- Data Binder Forms that include parent permission slips for RTI intervention from The Speech Bubble SLP (My district has their own template, so if you don’t have a template, I recommend using these).
- Articulation & Language Flipbook Screeners that I tuck in the back flap of the binder by The Dabbling Speechie (ME)
- Dual Language Cheat Sheet Guide to reference when getting a speech referral/assessment for a student that has a primary language other than English by The Dabbling Speechie
- Speech Sound Development Norms shown in the picture above by Rosie Prehoda (FREE printable on TPT)
- Speech Sound Development Norms by Mommy Speech Therapy (FREE download)
- Make a binder or therapy resource box filled with all the materials you need for a certain skill. You have those students/groups where you have a plan in mind for therapy, but prepping items for them each week is time consuming. So, I have made an /r/ and /s,z/ carryover binder filled with all the resources that I need to treat that sound at the sentence, reading and conversation level. It has books, reading passages, homework sheets, conversation starters, etc. Here is a blog post with some of the items I put in this binder resource.
4. Block out time in your week that is devoted to preparing materials that will help reduce lesson planning time all year long. If you don’t dedicate and schedule in that time, it will either never get done or you will stress doing it at home after a long day. Only prep those materials you need right now, or will be grab n’ go materials for future sessions. If you are limited on time, don’t prep the WHOLE resource if you only need part of it for the week.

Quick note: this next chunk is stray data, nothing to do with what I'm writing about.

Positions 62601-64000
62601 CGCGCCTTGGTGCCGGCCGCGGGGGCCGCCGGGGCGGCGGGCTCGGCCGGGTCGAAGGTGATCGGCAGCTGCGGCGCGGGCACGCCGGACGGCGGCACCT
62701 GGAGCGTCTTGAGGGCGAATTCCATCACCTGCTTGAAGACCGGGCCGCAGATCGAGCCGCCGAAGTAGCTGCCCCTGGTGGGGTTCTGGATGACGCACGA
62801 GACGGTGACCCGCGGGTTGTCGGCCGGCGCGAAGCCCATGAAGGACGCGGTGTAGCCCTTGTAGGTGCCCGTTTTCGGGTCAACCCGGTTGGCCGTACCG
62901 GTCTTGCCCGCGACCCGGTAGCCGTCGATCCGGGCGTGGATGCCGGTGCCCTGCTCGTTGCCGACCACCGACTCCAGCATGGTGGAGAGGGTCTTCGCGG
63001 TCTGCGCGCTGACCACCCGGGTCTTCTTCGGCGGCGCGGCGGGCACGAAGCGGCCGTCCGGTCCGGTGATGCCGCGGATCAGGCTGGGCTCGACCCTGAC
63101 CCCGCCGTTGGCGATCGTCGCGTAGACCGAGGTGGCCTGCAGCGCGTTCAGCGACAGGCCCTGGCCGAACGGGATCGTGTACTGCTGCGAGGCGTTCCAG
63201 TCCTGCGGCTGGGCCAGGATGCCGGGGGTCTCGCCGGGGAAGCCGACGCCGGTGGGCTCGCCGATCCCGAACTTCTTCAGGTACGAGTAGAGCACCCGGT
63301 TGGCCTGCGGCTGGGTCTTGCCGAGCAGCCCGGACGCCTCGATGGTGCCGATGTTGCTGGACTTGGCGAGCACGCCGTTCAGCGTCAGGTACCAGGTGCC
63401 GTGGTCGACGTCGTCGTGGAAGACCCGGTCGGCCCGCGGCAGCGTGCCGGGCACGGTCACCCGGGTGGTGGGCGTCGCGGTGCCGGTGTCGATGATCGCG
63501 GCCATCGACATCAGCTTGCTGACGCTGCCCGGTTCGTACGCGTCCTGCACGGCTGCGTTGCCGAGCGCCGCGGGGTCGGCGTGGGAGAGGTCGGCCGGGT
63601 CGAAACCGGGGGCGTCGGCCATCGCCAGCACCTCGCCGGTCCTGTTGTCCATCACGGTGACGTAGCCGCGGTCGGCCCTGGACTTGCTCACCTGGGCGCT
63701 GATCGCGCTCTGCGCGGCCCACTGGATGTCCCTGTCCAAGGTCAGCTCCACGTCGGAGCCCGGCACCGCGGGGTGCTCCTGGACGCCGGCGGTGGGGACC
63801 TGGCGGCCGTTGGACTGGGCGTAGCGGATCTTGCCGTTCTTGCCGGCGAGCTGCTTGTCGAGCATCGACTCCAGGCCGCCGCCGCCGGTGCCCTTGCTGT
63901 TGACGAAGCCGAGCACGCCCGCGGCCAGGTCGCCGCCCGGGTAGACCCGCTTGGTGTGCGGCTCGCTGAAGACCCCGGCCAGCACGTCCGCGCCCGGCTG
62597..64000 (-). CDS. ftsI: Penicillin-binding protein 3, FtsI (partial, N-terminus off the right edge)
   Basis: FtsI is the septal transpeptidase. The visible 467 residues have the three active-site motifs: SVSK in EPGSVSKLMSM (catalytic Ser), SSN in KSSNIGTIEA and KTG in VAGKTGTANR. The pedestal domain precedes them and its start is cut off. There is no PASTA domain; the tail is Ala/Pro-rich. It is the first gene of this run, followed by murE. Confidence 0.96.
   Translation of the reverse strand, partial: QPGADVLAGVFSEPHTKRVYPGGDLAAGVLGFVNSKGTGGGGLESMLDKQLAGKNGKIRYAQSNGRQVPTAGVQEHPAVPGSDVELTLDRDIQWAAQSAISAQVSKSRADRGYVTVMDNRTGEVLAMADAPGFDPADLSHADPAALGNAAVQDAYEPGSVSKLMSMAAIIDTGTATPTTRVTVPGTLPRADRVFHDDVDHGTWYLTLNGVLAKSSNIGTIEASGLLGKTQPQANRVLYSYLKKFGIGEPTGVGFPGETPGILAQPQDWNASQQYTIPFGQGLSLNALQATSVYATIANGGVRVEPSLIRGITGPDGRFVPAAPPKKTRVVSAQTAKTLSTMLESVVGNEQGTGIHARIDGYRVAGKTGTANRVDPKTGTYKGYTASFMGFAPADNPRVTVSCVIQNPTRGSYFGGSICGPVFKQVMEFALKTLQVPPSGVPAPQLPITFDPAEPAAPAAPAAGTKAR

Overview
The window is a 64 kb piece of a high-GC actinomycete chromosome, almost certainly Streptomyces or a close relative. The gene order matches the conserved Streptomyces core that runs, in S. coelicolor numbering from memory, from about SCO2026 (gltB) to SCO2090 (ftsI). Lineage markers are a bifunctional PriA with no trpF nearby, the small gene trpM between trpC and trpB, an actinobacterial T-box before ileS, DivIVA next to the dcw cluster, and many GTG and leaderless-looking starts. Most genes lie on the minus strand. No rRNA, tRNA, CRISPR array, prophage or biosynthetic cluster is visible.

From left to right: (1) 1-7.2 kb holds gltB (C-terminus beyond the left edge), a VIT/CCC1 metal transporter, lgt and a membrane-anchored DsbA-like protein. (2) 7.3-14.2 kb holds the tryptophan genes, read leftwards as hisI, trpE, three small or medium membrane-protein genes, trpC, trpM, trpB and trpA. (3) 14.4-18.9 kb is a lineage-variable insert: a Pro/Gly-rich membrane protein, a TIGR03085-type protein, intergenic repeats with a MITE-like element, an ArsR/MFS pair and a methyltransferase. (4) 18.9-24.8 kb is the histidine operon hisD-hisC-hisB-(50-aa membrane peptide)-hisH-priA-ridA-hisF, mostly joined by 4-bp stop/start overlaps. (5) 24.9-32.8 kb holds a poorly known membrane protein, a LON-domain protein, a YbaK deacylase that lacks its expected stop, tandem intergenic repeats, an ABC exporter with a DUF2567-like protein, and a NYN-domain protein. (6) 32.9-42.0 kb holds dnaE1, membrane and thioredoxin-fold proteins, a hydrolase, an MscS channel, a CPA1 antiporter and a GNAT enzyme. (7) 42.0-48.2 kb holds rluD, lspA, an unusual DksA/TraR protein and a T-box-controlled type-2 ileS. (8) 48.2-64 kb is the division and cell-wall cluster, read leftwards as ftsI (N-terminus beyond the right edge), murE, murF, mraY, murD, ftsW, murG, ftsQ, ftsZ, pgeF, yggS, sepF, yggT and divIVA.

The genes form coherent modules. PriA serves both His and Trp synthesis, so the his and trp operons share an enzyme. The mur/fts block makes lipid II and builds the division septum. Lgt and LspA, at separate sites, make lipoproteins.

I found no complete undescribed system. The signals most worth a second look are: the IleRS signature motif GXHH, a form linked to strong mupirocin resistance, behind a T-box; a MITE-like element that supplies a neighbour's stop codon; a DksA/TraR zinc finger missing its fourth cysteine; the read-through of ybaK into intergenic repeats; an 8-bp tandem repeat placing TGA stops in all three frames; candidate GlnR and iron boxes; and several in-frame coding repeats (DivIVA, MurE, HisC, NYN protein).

5. Make cheat sheets for books, sensory bins or toys that you use all the time! This will help you remember what vocabulary words you want to use or words that have your students speech words. You will have wh-questions handy and won’t have to think on the spot. Speech Time Fun has a blog post about making cheat sheets. My Ultimate Sensory Bin Guide has cheat sheets for mapping out skills for your sensory bins, which you can grab by clicking that button below.
6. Organize your materials by theme for the whole year like Crazy Speech World did. When SLPs have a place for materials, you will be able to easily access them as you change themes. I have a bin that is filled with all my sensory bin materials. Each month, I pull out all my themed resources and keep by my therapy table to grab as I need.
7. Organize your Google calendar for at least the next three months. Take time to look at upcoming assessments and IEPs you have. It is important for SLPs to schedule in when you are going to test those students on your calendar. When you have your day/week scheduled out, you will know how to plan better for the week. Schedule all your IEP meetings on the calendar, so you can start preparing those documents weeks ahead of time. You can also make a month at a glance calendar to see all the meetings/IEPs you need. That way each day, you can write down the top three items you need to do for that day or week.
What speech therapy organizational tips and tricks do you have for other SLPs? Any organizational projects you have done that really helped you this year? Comment below and share! I need all the help I can get….just sayin’.